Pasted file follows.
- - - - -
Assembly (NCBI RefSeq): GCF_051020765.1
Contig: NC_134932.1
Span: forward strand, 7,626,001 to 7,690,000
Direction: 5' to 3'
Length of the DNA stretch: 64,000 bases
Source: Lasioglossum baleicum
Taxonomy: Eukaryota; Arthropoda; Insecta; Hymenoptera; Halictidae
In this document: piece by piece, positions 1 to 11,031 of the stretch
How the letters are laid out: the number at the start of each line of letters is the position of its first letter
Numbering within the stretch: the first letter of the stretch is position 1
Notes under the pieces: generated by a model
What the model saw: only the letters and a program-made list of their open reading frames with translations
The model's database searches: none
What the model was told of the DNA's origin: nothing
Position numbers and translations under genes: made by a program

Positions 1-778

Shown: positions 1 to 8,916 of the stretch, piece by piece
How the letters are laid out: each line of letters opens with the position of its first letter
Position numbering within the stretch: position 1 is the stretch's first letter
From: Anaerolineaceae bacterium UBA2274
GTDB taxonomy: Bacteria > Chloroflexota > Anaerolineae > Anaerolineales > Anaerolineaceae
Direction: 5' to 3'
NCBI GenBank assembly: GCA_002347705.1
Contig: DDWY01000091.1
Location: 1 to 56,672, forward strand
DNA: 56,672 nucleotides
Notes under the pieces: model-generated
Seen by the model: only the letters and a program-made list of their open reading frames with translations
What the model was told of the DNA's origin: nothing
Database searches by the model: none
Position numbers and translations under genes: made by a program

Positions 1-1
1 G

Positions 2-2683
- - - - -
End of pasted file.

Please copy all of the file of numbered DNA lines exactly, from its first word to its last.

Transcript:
Assembly (NCBI RefSeq): GCF_051020765.1
Contig: NC_134932.1
Span: forward strand, 7,626,001 to 7,690,000
Direction: 5' to 3'
Length of the DNA stretch: 64,000 bases
Source: Lasioglossum baleicum
Taxonomy: Eukaryota; Arthropoda; Insecta; Hymenoptera; Halictidae
In this document: piece by piece, positions 1 to 11,031 of the stretch
How the letters are laid out: the number at the start of each line of letters is the position of its first letter
Numbering within the stretch: the first letter of the stretch is position 1
Notes under the pieces: generated by a model
What the model saw: only the letters and a program-made list of their open reading frames with translations
The model's database searches: none
What the model was told of the DNA's origin: nothing
Position numbers and translations under genes: made by a program

Positions 1-778

Shown: positions 1 to 8,916 of the stretch, piece by piece
How the letters are laid out: each line of letters opens with the position of its first letter
Position numbering within the stretch: position 1 is the stretch's first letter
From: Anaerolineaceae bacterium UBA2274
GTDB taxonomy: Bacteria > Chloroflexota > Anaerolineae > Anaerolineales > Anaerolineaceae
Direction: 5' to 3'
NCBI GenBank assembly: GCA_002347705.1
Contig: DDWY01000091.1
Location: 1 to 56,672, forward strand
DNA: 56,672 nucleotides
Notes under the pieces: model-generated
Seen by the model: only the letters and a program-made list of their open reading frames with translations
What the model was told of the DNA's origin: nothing
Database searches by the model: none
Position numbers and translations under genes: made by a program

Positions 1-1
1 G

Positions 2-2683